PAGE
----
But proper, abject failure has its upside. To recover means that you have stripped away pretenses and inconsequential things, and made hard decisions about your wants, needs, and goals. It requires a kind of self-awareness that you probably have not had reason to demand from yourself so far. To quote J.K. Rowling:

Failure gave me an inner security that I had never attained by passing examinations. Failure taught me things about myself that I could have learned no other way… The knowledge that you have emerged wiser and stronger from setbacks means that you are, ever after, secure in your ability to survive. You will never truly know yourself, or the strength of your relationships, until both have been tested by adversity. Such knowledge is a true gift, for all that it is painfully won, and it has been worth more to me than any qualification I ever earned.

So given a Time Turner, I would tell my 21-year-old self that personal happiness lies in knowing that life is not a check-list of acquisition or achievement. Your qualifications, your CV, are not your life, though you will meet many people of my age and older who confuse the two. Life is difficult, and complicated, and beyond anyone’s total control, and the humility to know that will enable you to survive its vicissitudes.

When Rowling delivered this speech in June of 2008, she acknowledged that her advice about “the fringe benefits of failure” bordered on the “quixotic,” and that like so many other commencement speeches, they would probably be discussed earnestly and at great length for a day or two and then forgotten altogether. Now, in the middle of the biggest economic disruption since the Great Depression, her words seem almost prescient.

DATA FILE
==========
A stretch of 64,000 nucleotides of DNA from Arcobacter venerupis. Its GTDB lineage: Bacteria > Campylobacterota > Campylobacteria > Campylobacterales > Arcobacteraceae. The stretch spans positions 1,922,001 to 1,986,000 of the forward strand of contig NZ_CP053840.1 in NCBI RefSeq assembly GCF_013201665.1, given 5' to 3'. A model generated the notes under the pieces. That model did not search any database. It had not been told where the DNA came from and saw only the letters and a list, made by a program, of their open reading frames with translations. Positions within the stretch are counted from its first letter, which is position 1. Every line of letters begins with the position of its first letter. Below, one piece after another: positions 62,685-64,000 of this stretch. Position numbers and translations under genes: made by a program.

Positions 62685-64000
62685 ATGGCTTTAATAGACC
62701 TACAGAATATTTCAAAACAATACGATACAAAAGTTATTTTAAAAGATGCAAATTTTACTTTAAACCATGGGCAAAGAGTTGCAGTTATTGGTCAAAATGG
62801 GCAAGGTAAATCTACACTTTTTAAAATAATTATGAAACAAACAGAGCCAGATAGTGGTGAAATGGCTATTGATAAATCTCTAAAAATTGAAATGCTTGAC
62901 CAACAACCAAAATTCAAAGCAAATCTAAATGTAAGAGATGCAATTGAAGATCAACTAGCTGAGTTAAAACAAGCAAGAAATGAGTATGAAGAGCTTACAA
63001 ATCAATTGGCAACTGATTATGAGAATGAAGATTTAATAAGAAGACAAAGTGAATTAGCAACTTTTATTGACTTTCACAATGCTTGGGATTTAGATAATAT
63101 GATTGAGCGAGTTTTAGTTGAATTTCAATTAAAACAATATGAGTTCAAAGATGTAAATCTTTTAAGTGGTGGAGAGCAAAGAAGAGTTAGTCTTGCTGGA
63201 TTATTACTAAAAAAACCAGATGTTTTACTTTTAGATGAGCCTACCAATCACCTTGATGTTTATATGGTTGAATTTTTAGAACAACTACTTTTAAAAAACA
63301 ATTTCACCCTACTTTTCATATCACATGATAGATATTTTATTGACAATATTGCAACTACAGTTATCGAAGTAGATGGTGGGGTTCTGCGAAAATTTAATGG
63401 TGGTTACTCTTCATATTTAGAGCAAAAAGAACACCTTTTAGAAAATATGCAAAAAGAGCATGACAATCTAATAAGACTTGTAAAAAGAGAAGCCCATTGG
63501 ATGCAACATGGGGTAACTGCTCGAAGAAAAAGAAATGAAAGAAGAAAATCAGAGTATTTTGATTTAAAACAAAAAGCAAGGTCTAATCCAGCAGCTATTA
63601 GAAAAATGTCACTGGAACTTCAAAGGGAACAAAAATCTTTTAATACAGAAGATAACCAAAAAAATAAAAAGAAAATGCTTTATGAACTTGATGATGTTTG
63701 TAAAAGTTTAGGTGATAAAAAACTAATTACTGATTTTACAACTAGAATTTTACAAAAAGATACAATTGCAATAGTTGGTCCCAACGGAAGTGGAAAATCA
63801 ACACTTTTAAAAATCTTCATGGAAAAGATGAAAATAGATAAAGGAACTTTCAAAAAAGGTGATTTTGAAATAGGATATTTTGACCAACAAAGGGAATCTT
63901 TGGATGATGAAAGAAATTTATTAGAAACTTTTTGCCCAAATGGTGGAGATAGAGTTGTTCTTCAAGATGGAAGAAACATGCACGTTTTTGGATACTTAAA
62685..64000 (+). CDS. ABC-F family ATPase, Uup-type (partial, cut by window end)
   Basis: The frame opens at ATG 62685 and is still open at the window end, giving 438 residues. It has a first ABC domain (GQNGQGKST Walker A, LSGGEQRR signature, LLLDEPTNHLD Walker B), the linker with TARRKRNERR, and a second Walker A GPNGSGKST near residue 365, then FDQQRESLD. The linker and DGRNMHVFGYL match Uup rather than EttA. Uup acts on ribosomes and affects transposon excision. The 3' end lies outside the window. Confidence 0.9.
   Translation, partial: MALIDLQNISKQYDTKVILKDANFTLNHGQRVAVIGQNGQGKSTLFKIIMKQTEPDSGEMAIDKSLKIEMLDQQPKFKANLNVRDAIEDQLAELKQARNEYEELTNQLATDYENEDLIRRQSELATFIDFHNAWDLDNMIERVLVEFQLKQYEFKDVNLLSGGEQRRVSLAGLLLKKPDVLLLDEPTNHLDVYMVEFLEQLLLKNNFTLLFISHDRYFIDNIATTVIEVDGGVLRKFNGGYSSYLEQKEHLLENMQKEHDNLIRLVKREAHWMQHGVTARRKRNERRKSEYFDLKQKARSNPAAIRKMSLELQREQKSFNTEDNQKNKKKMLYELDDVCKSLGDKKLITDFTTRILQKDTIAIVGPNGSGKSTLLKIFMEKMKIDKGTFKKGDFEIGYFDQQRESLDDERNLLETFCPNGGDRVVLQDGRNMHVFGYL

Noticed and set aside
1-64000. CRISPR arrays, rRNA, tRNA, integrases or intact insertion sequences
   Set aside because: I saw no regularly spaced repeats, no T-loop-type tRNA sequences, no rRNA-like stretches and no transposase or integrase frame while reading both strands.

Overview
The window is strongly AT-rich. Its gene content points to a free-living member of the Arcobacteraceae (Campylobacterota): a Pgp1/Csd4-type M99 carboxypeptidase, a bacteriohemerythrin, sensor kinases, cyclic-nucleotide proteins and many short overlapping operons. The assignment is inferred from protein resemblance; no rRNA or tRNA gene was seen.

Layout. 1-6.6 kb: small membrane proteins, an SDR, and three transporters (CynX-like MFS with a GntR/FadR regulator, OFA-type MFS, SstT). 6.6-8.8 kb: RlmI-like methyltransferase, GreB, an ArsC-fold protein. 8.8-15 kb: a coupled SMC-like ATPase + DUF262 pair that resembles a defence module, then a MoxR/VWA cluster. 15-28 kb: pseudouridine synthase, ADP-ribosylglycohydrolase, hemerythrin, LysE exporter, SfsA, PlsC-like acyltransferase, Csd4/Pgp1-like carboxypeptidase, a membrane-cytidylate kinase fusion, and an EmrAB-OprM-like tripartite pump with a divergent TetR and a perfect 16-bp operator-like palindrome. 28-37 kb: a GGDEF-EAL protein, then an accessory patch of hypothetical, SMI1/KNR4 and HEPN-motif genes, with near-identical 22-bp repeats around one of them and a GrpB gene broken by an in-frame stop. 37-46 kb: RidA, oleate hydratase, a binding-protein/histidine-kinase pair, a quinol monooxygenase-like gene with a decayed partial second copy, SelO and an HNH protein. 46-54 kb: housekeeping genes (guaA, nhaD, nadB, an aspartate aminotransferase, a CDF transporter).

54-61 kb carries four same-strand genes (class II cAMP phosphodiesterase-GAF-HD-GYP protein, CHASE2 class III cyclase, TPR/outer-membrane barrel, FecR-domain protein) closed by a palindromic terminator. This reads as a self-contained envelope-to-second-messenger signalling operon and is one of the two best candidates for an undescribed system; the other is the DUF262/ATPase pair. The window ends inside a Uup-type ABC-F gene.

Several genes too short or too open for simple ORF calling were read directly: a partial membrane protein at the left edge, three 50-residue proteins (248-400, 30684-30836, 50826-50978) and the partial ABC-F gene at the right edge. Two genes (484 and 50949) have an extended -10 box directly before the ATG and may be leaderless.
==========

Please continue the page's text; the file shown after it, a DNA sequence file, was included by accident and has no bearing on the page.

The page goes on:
We Millennials live in one of those moments that will profoundly shape our generation, if not our society, for a long time. And it’s fair to say that most of us haven’t done much to define ourselves so far. We’ve let ourselves believe that prosperity could be eternal, and that acting out of self-interest and a sense of entitlement is a perfectly acceptable way to live. But that security blanket has long been frayed, and it’s falling apart right before our eyes.

There’s no question that many of us are about to get that first bitter taste of failure. The challenge will be coming out of it more confident in ourselves, and more thoughtful about what we believe. Maybe some will find that failure, contrary to our neurotic fear of it, has some fringe benefits after all. With luck, that might prompt us to rethink our definition of success, too.

Darryl Campbell is the managing editor at The Bygone Bureau. He once got called an "elitist young author" by John Stossel, which he considers one of his top-ten lifetime accomplishments so far. Others include writing for The Christian Science Monitor and the Chronicle of Higher Education, paying off his car loan a year early, and getting a Twitter account. Send him an email.